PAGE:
I love this hub. You took exactly what i've always felt right out of my mouth, LOl . & I also love Agnew37's comment because I can relate as well.

    • Shaina Rodriguez profile image

      Shaina Rodriguez 6 years ago from Wisconsin

      Thank you for finally putting it all into the right words for me!!

    • agnew37 profile image

      agnew37 6 years ago

      Ah, if only more bisexuals were like you! Unfortunately for me, every person I have dated (present relationship aside) has fallen into the the category of "selfish bisexual" or hypersexual, incapable of committing to one person. It refreshing to know that I'm not the only one who doesn't find bisexuality and monogamy mutually exclusive. Thank you for the article.

    • profile image

      nightshade44637 6 years ago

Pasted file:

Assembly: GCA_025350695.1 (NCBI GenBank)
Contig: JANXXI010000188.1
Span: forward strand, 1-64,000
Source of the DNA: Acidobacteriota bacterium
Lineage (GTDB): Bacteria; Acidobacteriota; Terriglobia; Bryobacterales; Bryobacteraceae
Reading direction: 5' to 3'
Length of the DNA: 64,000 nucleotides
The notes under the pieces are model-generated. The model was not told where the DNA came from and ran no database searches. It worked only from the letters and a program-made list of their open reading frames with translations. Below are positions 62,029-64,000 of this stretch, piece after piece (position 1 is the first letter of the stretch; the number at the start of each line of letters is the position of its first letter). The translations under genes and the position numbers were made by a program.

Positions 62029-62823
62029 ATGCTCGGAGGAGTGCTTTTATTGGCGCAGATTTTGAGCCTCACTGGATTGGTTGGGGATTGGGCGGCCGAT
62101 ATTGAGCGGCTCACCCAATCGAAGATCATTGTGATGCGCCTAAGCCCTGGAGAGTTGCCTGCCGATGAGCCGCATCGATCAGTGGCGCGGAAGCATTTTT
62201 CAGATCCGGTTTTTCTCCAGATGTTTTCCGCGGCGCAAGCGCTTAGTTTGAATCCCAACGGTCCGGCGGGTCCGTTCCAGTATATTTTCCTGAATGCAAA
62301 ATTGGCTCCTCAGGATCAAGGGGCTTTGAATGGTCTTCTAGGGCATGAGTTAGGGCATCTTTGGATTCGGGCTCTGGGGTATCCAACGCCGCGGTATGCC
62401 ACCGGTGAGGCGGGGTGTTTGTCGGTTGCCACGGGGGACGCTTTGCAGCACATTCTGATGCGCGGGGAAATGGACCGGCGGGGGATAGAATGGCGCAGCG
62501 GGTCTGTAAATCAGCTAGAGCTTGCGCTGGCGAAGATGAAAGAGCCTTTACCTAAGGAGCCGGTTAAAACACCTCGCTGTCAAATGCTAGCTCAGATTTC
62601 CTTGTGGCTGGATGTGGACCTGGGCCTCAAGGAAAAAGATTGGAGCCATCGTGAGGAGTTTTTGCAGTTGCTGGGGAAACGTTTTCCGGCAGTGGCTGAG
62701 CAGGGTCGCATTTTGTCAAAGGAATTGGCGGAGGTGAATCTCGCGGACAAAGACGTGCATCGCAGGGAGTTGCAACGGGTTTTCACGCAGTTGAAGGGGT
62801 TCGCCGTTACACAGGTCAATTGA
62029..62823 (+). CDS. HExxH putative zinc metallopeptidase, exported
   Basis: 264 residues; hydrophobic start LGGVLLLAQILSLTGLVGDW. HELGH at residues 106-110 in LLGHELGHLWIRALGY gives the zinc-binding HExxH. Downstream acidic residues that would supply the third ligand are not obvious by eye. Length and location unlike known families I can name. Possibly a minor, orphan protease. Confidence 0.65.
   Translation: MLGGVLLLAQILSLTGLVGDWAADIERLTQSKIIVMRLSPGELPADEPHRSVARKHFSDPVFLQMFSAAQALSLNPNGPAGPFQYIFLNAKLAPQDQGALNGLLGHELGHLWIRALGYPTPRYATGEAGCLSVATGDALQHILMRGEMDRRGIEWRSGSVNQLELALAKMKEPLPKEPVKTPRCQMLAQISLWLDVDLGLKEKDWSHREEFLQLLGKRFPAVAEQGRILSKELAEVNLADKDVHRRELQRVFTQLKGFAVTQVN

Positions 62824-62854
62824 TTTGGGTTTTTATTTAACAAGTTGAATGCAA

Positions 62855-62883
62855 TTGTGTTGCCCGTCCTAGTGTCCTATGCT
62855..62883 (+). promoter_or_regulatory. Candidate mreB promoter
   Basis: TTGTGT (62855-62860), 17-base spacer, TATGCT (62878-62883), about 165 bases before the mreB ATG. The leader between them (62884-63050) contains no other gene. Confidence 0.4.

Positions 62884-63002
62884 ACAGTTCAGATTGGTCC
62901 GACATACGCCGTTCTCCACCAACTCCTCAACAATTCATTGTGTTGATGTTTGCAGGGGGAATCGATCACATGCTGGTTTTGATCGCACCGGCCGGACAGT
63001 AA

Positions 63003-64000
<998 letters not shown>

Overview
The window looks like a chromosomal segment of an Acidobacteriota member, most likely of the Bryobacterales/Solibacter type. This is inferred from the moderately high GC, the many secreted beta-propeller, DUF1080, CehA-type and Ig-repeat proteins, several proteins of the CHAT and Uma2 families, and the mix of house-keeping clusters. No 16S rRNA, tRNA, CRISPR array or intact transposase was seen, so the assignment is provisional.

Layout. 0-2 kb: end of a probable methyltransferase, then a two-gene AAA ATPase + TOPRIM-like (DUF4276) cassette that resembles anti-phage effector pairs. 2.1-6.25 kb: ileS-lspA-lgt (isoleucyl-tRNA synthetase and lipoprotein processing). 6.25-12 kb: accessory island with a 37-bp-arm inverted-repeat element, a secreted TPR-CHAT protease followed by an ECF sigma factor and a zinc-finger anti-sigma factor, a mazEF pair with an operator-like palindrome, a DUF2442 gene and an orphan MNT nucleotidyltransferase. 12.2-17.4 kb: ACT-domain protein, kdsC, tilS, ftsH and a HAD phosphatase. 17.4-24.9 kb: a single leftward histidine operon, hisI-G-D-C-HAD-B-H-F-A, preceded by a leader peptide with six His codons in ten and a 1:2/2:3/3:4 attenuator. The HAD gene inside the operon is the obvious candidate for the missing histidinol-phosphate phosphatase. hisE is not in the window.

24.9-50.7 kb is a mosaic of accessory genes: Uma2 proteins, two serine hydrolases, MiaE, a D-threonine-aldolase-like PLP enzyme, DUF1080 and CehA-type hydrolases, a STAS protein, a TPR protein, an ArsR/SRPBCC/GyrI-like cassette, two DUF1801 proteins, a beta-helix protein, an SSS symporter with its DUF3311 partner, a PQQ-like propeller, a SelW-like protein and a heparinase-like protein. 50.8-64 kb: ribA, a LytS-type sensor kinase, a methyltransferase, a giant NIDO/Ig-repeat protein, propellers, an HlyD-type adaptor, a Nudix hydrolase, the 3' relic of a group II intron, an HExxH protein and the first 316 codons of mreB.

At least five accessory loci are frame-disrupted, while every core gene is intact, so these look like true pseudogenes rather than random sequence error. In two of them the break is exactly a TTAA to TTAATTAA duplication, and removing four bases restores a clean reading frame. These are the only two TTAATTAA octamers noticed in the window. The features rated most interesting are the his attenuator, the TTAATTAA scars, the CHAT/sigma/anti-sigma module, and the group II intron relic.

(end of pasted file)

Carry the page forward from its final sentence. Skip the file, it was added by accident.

Glad you liked the article :) It felt like an important topic to me and its good to see that others agree with me.

    • marshasioux profile image

      marshasioux 6 years ago

      I really enjoyed reading this - thank you for taking the time to write it.

    • profile image

      hquinn01 7 years ago

      THANK YOU!!! I am bisexual as well and completely agree with your article. We are more or less cast out from both communities. I always thought I would be more accepted by the homosexual group because they themselves have been through many of the same things but I have been judged just as harshly from my homosexual friends as my straight friends.

    • lauren ;) profile image

      lauren ;) 7 years ago